Where was I?... Oh yeah, squirrels. So, you're outside the station and want to head up to the squirrel trail? Hang on, let's prepare...


Good Food

If you don't have squirrel food, you can usually buy it from the Arosa train station. If they have run out there are supermarkets on the main street towards the trail. Note that most shops are closed on Sundays. Although there is a Spar at a gas station (in the opposite direction, on the west side of the lake), I'm just not sure if it sells nuts. For the squirrels get hazelnuts, walnuts or pecans (unsalted). Anything in the shell is better for their teeth (as they never stop growing). They will also eat fruit like apples or grapes (they know not to eat the skin) and vegetables sometimes, they just prefer nuts.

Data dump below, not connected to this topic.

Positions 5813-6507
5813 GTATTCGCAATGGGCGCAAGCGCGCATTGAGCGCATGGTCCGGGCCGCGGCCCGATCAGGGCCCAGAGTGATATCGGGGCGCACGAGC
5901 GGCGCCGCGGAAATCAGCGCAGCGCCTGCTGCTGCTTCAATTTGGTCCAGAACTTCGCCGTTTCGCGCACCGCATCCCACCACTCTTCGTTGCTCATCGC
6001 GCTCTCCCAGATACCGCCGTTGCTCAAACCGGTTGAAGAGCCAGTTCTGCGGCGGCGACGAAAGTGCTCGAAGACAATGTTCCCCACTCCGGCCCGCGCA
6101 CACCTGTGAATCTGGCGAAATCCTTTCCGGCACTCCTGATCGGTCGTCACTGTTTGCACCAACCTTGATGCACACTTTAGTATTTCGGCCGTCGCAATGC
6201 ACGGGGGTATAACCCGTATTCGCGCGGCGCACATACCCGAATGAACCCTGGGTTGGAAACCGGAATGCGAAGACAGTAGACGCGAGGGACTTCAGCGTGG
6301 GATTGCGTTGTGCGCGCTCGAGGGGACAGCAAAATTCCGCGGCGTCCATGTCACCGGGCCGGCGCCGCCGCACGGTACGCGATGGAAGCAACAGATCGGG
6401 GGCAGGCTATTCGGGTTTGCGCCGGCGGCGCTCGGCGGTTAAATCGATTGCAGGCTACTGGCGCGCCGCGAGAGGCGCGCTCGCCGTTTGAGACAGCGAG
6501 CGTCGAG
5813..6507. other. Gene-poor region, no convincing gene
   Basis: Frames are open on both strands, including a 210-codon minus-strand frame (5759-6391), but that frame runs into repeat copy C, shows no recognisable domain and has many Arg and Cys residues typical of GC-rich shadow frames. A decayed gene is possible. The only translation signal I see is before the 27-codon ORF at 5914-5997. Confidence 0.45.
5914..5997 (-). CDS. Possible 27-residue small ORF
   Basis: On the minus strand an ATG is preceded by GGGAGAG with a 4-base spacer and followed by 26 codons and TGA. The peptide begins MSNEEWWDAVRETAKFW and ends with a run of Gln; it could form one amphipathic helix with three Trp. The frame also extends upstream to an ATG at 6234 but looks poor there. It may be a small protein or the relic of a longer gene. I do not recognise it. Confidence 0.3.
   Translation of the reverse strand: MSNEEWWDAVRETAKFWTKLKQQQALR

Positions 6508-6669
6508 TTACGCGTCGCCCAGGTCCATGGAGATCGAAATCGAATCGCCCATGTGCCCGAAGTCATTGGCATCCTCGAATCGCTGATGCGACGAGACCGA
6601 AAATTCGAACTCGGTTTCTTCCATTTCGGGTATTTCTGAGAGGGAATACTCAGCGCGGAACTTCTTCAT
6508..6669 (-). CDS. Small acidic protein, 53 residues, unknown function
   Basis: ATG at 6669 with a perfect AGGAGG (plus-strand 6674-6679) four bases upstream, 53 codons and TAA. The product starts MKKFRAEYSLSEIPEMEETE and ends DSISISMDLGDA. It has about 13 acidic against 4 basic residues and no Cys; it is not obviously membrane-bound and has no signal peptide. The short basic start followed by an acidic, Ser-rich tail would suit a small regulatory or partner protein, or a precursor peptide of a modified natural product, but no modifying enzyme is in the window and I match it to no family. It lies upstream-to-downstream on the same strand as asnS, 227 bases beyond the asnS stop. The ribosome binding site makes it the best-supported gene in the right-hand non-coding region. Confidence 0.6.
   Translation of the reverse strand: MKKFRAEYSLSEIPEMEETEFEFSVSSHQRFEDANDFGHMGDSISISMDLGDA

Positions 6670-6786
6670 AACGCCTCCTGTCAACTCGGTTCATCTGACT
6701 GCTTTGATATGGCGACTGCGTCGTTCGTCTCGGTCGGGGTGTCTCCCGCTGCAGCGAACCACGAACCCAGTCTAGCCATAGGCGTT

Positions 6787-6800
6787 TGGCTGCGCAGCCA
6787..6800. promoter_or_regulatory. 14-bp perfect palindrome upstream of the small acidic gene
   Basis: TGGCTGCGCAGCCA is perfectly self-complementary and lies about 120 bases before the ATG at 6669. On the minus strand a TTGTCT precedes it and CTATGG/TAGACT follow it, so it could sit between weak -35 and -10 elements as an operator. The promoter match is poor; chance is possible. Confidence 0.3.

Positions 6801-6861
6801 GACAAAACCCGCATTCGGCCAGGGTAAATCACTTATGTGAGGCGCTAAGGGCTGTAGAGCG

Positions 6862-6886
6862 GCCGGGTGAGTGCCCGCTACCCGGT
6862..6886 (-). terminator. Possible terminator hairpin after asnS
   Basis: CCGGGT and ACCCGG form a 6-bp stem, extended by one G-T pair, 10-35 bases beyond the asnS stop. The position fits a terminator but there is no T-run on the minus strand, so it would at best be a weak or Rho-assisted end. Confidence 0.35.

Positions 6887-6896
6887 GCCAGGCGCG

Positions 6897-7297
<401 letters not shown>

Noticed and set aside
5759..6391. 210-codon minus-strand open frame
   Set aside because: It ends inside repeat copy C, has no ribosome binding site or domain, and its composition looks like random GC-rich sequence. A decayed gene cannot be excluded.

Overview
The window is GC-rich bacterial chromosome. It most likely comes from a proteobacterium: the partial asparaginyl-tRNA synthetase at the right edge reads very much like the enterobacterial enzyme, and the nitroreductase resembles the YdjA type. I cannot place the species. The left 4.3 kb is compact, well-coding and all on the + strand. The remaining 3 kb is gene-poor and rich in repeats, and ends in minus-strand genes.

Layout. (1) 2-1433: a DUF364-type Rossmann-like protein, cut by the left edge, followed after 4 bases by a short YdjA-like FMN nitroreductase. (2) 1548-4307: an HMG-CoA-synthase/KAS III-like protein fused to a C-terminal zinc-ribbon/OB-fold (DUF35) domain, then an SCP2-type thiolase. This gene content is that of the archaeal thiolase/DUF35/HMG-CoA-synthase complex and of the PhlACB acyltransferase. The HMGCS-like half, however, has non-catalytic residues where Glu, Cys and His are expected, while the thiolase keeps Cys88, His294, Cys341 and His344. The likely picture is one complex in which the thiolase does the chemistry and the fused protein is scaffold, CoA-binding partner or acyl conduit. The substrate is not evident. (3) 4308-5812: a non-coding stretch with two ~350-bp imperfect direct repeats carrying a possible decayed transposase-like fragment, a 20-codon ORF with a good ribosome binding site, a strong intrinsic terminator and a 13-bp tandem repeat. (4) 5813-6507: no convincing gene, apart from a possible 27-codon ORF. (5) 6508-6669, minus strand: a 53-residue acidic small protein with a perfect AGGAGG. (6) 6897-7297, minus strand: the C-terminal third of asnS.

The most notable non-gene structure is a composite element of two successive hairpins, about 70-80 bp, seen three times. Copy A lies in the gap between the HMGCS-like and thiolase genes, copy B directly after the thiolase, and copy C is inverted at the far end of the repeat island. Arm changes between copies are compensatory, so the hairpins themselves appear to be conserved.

Tip: If you give them large chunks of loose nuts they will likely be triggered into running away to bury it (caching) for later. If you want them to stick around for a photo, break the nuts up into smaller pieces. This is why I prefer walnuts and pecans over hazelnuts (the latter is harder to break).


Aflatoxin free peanuts are fine to give the birds, but... 

Food Warnings

Peanuts should not be given to squirrels! Not even the aflatoxin free ones and certainly not raw peanuts (that's the ones in the shell) as they can contain a toxic fungus that is lethal to squirrels. Also definitely don't give them any sugary, processed or salty foods, no dried fruits (like raisins), wheat, dried maize, bitter almonds, Brazil nuts or peas. Almonds (sweet almonds) are actually OK to give squirrels in small amounts  (they contain cyanide but not too much). If you're confused or concerned, just stick to hazelnuts and walnuts.

OK Go!

Once you are on the trail, if you see or hear something moving in the trees, just rattle your bag of food and you might see them running towards you like this (below). Don't panic if you are not comfortable with them touching or climbing you, they're very polite.

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The Trail